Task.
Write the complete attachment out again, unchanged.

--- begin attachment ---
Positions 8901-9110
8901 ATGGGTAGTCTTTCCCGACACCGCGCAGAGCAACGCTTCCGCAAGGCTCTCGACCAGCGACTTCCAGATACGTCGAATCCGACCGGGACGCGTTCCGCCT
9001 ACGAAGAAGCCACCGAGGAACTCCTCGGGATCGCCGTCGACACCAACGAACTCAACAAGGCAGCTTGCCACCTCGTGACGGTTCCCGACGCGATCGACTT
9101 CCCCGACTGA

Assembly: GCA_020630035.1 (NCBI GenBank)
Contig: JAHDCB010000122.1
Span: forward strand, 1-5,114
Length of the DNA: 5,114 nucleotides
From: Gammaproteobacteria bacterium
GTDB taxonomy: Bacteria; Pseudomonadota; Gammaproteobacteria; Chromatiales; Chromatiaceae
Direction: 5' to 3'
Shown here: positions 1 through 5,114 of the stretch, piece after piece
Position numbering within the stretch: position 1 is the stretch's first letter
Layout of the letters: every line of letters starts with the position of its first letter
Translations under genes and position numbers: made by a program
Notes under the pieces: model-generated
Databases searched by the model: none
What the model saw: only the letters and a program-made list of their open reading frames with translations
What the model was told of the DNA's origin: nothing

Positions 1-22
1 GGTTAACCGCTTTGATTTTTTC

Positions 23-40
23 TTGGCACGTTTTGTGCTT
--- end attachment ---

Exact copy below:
Positions 8901-9110
8901 ATGGGTAGTCTTTCCCGACACCGCGCAGAGCAACGCTTCCGCAAGGCTCTCGACCAGCGACTTCCAGATACGTCGAATCCGACCGGGACGCGTTCCGCCT
9001 ACGAAGAAGCCACCGAGGAACTCCTCGGGATCGCCGTCGACACCAACGAACTCAACAAGGCAGCTTGCCACCTCGTGACGGTTCCCGACGCGATCGACTT
9101 CCCCGACTGA

Assembly: GCA_020630035.1 (NCBI GenBank)
Contig: JAHDCB010000122.1
Span: forward strand, 1-5,114
Length of the DNA: 5,114 nucleotides
From: Gammaproteobacteria bacterium
GTDB taxonomy: Bacteria; Pseudomonadota; Gammaproteobacteria; Chromatiales; Chromatiaceae
Direction: 5' to 3'
Shown here: positions 1 through 5,114 of the stretch, piece after piece
Position numbering within the stretch: position 1 is the stretch's first letter
Layout of the letters: every line of letters starts with the position of its first letter
Translations under genes and position numbers: made by a program
Notes under the pieces: model-generated
Databases searched by the model: none
What the model saw: only the letters and a program-made list of their open reading frames with translations
What the model was told of the DNA's origin: nothing

Positions 1-22
1 GGTTAACCGCTTTGATTTTTTC

Positions 23-40
23 TTGGCACGTTTTGTGCTT